Has private sector regulation improved things for renters in Scotland?
January is a reflective period for many, and it’s no different in the Crisis offices. Discussions around forthcoming positive legislative changes, like the banning of letting agent fees in England and in Scotland new powers over Universal Credit and the new tenancy regime, are intertwined with reflections on the impact of previous changes.
One of my colleagues asked if the increased regulation of the Private Renting Sector (PRS) in Scotland has resulted in the positive impact we had hoped for. This blog is the long answer to that question.
The last ten years have seen a raft of measures introduced to regulate the PRS in Scotland. Last year’s Private Housing (Tenancies) (Scotland) Act 2016 was preceded by the Housing (Scotland) Act 2006, the Private Rented Housing (Scotland) Act 2011 and the Housing (Scotland) Act 2014. These Acts brought in a number of changes from the Repairing Standard and landlord registration to the clarification on the charging of letting agent fees and the introduction of the Tenant Information Pack.
At the time each new piece of legislation was consulted on, proponents claimed that it would improve standards and security for tenants, whilst critics argued that it would result in negative changes such as rent increases and detracting landlords from entering the sector.
To see what actually happened we need to look at three things:
- Are landlords less likely to enter the PRS due to regulation?
- Did landlords increase rent due to banning of registration fees, electrical safety requirements etc?
- Has ten years of legislation on the PRS made it a more secure housing option?
Are landlords less likely to enter the PRS due to regulation?
As the chart shows, there is no indication that the regulated market in Scotland has restricted PRS growth, as it has broadly mirrored the growth in England over the last decade. The sector has in fact grown by 80% in comparison to a 55% growth in England.
Did landlords increase rent due to banning of registration fees, electrical safety requirements etc?
So if regulation didn’t have any impact on PRS growth in Scotland did it push up rents, and in particular did banning letting agent fees increase rents?
Again the answer is no, rents have not increased in Scotland any faster than the rest of the UK, and in fact their growth has slowed in the past year. The law clarifying the banning of letting agent fees in Scotland came into force on 30th November 2012, and the figures from the Office of National Statistics clearly shows that rents increased at roughly the same level in both the fee free Scotland and the fee charging England in the 2 years following the clarification of the law. This is backed up by a report from Shelter and Scottish Government figures.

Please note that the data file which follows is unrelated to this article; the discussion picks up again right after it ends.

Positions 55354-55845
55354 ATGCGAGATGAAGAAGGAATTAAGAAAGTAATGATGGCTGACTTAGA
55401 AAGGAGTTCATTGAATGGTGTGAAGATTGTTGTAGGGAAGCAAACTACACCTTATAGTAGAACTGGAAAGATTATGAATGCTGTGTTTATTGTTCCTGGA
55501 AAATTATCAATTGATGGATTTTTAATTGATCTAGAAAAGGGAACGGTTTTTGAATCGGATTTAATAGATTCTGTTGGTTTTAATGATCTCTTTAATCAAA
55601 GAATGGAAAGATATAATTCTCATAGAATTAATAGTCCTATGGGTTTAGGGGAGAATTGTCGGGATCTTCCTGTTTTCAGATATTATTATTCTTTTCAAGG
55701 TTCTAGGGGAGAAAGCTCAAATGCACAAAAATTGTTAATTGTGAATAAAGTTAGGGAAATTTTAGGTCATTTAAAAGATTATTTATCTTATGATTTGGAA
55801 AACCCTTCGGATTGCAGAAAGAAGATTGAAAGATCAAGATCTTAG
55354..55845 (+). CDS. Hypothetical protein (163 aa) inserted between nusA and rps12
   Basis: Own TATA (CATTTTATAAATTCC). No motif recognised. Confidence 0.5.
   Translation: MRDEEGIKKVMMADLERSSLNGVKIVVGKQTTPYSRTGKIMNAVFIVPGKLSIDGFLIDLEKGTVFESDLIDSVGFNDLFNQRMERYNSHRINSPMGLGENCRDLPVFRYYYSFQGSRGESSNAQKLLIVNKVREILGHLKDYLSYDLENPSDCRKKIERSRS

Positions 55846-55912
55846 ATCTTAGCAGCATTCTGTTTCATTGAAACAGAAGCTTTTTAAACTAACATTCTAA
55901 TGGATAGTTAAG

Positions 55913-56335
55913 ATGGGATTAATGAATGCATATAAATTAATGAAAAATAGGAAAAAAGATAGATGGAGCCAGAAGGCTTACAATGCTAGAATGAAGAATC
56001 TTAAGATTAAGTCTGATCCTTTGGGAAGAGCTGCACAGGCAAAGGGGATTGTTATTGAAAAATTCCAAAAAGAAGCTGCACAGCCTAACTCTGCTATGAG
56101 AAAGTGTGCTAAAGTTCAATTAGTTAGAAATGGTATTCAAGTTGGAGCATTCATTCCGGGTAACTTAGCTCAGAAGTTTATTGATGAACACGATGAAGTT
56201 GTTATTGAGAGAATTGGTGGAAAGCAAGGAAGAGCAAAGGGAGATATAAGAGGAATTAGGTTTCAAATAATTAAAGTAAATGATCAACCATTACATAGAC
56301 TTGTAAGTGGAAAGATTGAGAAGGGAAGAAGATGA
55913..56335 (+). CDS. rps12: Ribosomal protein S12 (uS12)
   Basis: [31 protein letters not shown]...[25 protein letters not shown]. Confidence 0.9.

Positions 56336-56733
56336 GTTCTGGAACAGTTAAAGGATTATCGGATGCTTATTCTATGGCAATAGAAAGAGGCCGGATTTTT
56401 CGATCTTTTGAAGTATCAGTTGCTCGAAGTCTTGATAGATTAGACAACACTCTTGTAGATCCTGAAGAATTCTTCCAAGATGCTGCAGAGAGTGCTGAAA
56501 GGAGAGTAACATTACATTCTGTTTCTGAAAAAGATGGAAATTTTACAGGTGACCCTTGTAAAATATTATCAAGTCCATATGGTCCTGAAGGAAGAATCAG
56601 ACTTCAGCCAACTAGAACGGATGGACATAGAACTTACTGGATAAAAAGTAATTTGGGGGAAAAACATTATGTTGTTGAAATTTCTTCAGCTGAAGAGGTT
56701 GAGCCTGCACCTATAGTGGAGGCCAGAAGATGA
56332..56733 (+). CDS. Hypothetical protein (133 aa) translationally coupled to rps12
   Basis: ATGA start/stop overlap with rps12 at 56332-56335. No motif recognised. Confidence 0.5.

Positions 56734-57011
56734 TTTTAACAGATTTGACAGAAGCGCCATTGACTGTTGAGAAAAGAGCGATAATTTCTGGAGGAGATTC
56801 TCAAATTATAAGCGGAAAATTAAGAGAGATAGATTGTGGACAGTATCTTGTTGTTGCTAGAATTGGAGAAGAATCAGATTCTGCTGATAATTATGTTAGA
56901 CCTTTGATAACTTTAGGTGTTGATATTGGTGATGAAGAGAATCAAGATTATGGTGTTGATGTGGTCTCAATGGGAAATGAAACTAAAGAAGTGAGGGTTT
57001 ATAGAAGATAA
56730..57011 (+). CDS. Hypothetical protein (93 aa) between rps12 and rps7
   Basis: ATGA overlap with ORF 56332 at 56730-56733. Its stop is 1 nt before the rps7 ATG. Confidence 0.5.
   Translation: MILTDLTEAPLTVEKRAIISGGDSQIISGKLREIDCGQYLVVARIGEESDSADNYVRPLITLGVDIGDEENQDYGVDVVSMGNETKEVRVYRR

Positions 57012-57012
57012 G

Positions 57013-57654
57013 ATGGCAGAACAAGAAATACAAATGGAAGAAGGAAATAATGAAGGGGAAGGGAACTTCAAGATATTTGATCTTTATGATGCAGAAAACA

Has ten years of legislation on the PRS made it a more secure housing option?
The legislation wasn’t introduced with the aim of not making things worse. The aim was also to improve the PRS, to make it a more secure and sustainable option for people.
This is the most difficult question to answer but a blunt measure is to look at the number of Homelessness Applications coming from the PRS. The easiest way to show this is to measure the number of Homelessness Applications made per 1000 PRS households compared to the numbers of Applications for all household types.
This data shows that although applications from the PRS are higher than average they have dropped significantly in the last few years, from a 7 point gap in 2007/08 to only 2 points in 2015/16.
So the statistics show us three things:
- The PRS is continuing to grow in Scotland
- Increased regulation has not meant increased rent
- Scots are less likely to become homeless from the PRS than at any time in the last ten years
As we celebrate Burns’ Night on 25th January, I am reminded of the bard’s assertion that ‘facts are chiels that winna ding’. So in answer to my colleague’s question on whether increased regulation of the Private Renting Sector in Scotland resulted in the positive impact we had hoped for, the answer is yes. There are still issues with compliance in some areas, however, the PRS as a route out of homelessness is a more secure and suitable option than ever before.